App of the Month: Serif PagePlus X5

One of the key tools in any independent publisher’s arsenal is a high-quality layout program for books, magazines, and the like. Though the “gold standard” of any designer’s toolkit remains Adobe InDesign and the other programs in the Adobe Creative Suite, the $699 price tag for InDesign ($1,899 for the full CS5) can be daunting for the start-up independent publisher. That’s where Serif PagePlus X5 and its free version — PagePlus SE — come into the mix. A classic desktop publishing offering, PagePlus allows the creation of books, magazines, and other ancillary materials through its easily understood interface. Priced at only $99, the full version of Serif PagePlus X5 works well with all major word processing programs, has thousands of templates, on-screen help manuals, and allows you to save documents as PDFs (as well as edit PDF documents).

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From the Tech Desk

This Month: Is Print-on-Demand really a game changer?
Only a few years ago, Print-on-Demand technology was touted as the next big thing in publishing that would revolutionize the industry and allow books not typically printed by established houses to find a home. POD, as it’s commonly called, was also seen as a way to save costs by allowing publishers to only print copies for those who ordered the books instead of having massive traditional offset print runs numbering in the thousands.

Prognosticators have been saying for a few years now that there will be POD machines in libraries and bookstores across the country. I know of precisely one such machine in the Boston area, and that’s the Harvard Book Store on Massachusetts Avenue. Paige M. Gutenborg, as the machine was dubbed after a naming contest, prints POD volumes of public-domain works from online databases including Google Books in a perfect-bound acid-free paperback style.

According to information on the Harvard Book Store website, the Paige M. Gutenborg (manufactured by Espresso Book Machine) can print a 300-page paperback in about four minutes. Forty-five such machines are currently in use around the world, with a majority in independent bookstores, universities, and libraries. The Library of Alexandria in Egypt in fact owns three of the Espresso machines.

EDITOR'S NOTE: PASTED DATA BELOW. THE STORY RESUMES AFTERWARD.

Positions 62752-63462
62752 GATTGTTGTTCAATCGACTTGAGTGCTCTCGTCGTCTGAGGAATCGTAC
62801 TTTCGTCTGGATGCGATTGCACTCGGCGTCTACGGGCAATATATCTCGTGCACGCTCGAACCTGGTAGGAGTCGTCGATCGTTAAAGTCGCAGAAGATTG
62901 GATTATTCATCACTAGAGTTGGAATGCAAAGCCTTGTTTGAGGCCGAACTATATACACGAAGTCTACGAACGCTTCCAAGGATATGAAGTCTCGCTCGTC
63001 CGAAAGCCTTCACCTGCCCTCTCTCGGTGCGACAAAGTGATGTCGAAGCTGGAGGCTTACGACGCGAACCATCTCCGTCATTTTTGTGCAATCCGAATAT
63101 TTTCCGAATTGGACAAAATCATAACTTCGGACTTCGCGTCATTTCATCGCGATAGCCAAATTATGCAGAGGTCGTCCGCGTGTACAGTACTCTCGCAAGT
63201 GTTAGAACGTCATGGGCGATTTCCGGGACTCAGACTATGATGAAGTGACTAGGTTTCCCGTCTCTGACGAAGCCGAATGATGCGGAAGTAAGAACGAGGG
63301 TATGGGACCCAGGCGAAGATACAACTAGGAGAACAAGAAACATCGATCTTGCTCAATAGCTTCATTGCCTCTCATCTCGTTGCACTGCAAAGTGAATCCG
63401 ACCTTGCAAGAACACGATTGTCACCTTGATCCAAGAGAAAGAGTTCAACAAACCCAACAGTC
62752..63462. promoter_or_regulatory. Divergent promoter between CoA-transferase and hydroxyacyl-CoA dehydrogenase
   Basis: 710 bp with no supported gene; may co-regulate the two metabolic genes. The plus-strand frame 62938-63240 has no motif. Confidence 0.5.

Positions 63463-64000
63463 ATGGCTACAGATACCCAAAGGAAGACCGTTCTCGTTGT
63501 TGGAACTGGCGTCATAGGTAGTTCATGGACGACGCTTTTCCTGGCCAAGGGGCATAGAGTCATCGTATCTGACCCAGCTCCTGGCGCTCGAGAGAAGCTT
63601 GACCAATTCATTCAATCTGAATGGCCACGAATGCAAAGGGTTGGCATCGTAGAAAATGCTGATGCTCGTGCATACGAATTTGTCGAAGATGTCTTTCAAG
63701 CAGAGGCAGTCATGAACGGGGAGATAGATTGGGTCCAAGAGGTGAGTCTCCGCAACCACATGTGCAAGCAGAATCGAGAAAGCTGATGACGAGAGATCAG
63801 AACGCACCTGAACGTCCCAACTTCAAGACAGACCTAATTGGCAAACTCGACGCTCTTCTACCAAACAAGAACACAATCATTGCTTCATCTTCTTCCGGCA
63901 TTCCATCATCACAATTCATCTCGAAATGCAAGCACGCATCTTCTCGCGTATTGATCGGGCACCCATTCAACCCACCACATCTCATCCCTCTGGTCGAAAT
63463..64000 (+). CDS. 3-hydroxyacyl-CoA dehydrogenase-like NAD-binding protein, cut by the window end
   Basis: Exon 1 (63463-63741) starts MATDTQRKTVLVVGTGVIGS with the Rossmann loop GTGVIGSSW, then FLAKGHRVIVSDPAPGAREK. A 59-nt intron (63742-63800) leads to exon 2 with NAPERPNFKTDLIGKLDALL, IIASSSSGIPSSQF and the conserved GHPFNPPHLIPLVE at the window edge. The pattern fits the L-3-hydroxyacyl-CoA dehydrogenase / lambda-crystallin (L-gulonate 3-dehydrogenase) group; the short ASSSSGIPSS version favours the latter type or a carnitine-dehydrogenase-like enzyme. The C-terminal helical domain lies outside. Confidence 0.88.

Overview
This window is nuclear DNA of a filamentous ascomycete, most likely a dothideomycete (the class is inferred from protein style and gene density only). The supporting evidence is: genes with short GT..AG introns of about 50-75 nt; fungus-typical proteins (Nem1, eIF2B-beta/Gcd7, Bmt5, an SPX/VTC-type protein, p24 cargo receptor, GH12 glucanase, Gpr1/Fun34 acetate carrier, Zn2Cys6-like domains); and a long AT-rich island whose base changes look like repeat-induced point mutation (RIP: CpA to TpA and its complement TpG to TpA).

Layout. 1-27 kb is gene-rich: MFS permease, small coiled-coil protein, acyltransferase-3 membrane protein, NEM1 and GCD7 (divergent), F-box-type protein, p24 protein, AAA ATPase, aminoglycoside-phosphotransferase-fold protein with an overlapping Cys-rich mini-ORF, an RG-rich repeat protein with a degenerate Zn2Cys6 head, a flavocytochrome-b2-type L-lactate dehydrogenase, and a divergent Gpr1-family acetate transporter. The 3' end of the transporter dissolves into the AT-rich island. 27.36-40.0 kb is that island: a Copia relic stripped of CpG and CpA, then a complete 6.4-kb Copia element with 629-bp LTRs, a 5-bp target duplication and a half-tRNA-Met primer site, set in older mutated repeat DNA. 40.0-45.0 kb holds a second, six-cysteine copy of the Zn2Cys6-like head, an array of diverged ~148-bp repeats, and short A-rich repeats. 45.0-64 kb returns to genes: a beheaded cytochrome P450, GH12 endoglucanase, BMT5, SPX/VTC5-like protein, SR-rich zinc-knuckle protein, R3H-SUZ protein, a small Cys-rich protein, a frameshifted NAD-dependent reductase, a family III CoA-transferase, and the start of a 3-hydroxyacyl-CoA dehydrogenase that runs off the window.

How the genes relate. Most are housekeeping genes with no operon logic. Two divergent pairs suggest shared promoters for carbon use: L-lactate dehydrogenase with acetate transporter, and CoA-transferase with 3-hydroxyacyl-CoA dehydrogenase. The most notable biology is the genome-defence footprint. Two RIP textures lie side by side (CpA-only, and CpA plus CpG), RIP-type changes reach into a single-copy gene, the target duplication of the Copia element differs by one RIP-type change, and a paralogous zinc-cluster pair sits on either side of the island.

POD machines are only part of the story though. There are also outlets like Lightning Source, a business unit of Ingram Content Group, and sister firm to one of the two largest book distributors in the world — Ingram Book Company. Lightning Source is a web-based POD service that allows registered users to list their POD titles through Ingram. Lightning Source, Amazon’s own CreateSpace POD service, and other programs use the power of the web to list books as Print-on-Demand. This isn’t the same thing as the Espresso Book Machine in stores and libraries, but having a book listed with these POD services (particular with Ingram’s Lightning Source) may allow your book to get into the hands of shoppers at Barnes & Noble or other major booksellers. So long as the store uses the Ingram database, consumers are able to special-order it for purchase; assuming of course that the book isn’t actually on the shelves.

Using POD, a small press such as Dagan Books has the opportunity to provide copies of its books to consumers the same way that Macmillan does via the internet and brick-and-mortar stores. This assumes of course that said POD house goes through Ingram’s Lightning Source for their publishing. If they go through CreateSpace, then the book is only listed on Amazon and so on.